Appellant contends that his conviction should be reversed because the trial assistant district attorney and/or his superiors permitted and encouraged Charles Way to perjure himself when he testified that no offer of leniency had been made to him by the Commonwealth and, further, the prosecution permitted the testimony of the former chief of the homicide division to mislead the Court and jury into thinking that no offers of leniency to Way had been made. Upon analysis of the records, we find that Way perjured himself; we find that the testimony of the former chief of homicide was misleading; and we find that the district attorney's office was guilty of perpetrating a falsehood and a fraud upon the Court, jury and people of this Commonwealth . . . all of which mandates a reversal of the judgment of sentence and the granting of a new trial.
In Napue v. Illinois, 360 U.S. 264, 79 S.Ct. 1173, 3 L.Ed.2d 1217 (1959), the United States Supreme Court confirmed the principle that "a State may not knowingly use false evidence, including false testimony, to obtain a tainted conviction . . . ." Id. at 269, 79 S.Ct. at 1177. We have similarly held. "It is, of course, an established principle that a conviction obtained through the knowing use of materially
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false testimony may not stand; a prosecuting attorney has an affirmative duty to correct the testimony of a witness which he knows to be false." Commonwealth v. Carpenter, 472 Pa. 510, 372 A.2d 806, 810 (1977); Commonwealth v. Gaddy, 468 Pa. 303, 314, 362 A.2d 217, 222 (1976); Commonwealth v. Moehring, 445 Pa. 400, 285 A.2d 487 (1971); see A.B.A. Standards Relating to the Prosecution Function, §§ 3.11, 5.6, comment (a).
Appellee, however, argues that no evidence has been adduced to show that the particular assistant district attorney at the trial was aware of the perjured and misleading testimony and that, therefore, the law does not require the prosecutor to reveal perjured and misleading testimony when he is unaware of it, for such would be impossible. We reject this contention.
In Brady v. Maryland, 373 U.S. 83, 83 S.Ct. 1194, 10 L.Ed.2d 215 (1963), the Supreme Court held that suppression by the prosecution of evidence favorable to an accused violates due process where the evidence is exculpatory, "irrespective of the good faith or bad faith of the prosecution". Id. at 87, 83 S.Ct. at 1197. The good faith, or lack thereof, by the prosecutor is immaterial because the concern is not punishment of society for misdeeds of the prosecutor, but avoidance of an unfair trial to the accused. Id., citing Mooney v. Holohan, 294 U.S. 103, 55 S.Ct. 340, 79 L.Ed. 791 (1935). Applying these principles, the Court, in Giglio v. United States, 405 U.S. 150, 92 S.Ct. 763, 31 L.Ed.2d 104 (1972), held that the trial prosecutor's knowledge of offers of leniency made to the co-defendant and chief witness was immaterial.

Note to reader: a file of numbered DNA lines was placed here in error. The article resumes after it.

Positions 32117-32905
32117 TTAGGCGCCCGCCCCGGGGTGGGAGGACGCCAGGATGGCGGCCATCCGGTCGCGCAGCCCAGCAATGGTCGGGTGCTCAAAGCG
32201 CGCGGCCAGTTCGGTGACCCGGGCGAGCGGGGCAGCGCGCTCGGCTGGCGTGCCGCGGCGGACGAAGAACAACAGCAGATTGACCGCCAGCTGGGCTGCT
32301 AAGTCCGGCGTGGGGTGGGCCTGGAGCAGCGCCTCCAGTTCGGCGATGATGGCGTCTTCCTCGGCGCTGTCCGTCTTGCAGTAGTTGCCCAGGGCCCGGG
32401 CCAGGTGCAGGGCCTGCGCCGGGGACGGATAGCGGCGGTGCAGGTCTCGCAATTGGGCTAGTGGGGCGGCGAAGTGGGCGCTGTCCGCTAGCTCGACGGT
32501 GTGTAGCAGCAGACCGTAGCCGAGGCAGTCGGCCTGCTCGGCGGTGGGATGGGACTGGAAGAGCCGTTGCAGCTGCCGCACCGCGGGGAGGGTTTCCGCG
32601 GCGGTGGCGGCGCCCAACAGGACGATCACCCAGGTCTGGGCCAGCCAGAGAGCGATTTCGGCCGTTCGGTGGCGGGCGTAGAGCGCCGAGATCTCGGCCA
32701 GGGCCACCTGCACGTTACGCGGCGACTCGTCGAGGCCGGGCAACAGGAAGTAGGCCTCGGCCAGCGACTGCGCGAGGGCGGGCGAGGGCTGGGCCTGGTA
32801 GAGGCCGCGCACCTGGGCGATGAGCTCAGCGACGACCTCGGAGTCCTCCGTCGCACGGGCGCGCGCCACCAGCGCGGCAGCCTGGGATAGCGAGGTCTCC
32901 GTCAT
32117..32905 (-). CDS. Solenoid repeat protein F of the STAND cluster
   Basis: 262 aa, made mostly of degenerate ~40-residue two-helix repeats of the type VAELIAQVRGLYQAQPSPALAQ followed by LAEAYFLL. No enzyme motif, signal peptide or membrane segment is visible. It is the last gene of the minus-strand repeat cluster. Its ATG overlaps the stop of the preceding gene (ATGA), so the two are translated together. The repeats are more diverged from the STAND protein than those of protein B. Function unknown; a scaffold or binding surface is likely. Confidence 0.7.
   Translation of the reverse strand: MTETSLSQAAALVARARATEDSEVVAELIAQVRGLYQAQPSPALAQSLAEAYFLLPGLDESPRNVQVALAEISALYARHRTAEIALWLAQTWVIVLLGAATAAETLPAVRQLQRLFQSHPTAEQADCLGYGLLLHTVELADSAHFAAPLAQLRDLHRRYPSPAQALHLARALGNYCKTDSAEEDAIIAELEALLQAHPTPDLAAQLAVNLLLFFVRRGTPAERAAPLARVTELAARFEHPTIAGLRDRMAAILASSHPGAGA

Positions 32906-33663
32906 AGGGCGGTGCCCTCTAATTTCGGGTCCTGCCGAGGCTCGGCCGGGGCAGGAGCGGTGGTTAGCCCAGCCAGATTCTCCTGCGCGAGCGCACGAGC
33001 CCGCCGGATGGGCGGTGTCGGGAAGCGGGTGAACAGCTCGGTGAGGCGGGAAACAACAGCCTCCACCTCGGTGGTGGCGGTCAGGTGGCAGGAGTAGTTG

"[W]hether the nondisclosure was a result of negligence or design, it is the responsibility of the prosecutor. The prosecutor's office is an entity and as such it is the spokesman for the Government. A promise made by one attorney must be attributed, for these purposes, to the Government." Id. at 154, 92 S.Ct. at 766.
In Commonwealth v. Jenkins, 476 Pa. 467, 383 A.2d 195 (1978) we held, "It is the effect on the right to a fair trial,
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not the prosecutor's state of mind, that results in reversible error." Id., 476 Pa. at 474, 383 A.2d at 198.
We hold, therefore, that where the prosecution fails to correct a witness's testimony at trial denying offers of leniency, when in fact such offers had been made, rudimentary demands of justice dictate that a defendant's conviction be reversed and a new trial granted, whether or not the trial prosecutor was actually aware of those offers. Promises of leniency by an assistant district attorney are attributed to the office of the district attorney as an entity.
Additionally, appellant will be entitled to a suppression hearing on all items taken from his apartment in New Jersey under the authority of a New Jersey search warrant. Appellant had no knowledge of the New Jersey search until after the commencement of the trial and hence "the opportunity did not previously exist"*fn1 to timely file an application for suppression of the evidence. In fact, the Commonwealth purposefully mislead the appellant into thinking there had not been any such search. The assistant district attorney, at a court hearing on appellant's petition for a bill of particulars requesting information pertaining to any search and seizure warrants, told the Court and appellant, "As your Honor knows, when a search warrant is executed, the person concerned gets a copy of the warrant." Appellant was never given a copy of the New Jersey search warrant.
Judgment of sentence is reversed and the case is remanded for a new trial, prior to which appellant is entitled to a suppression hearing on the evidence seized pursuant to the New Jersey search warrant.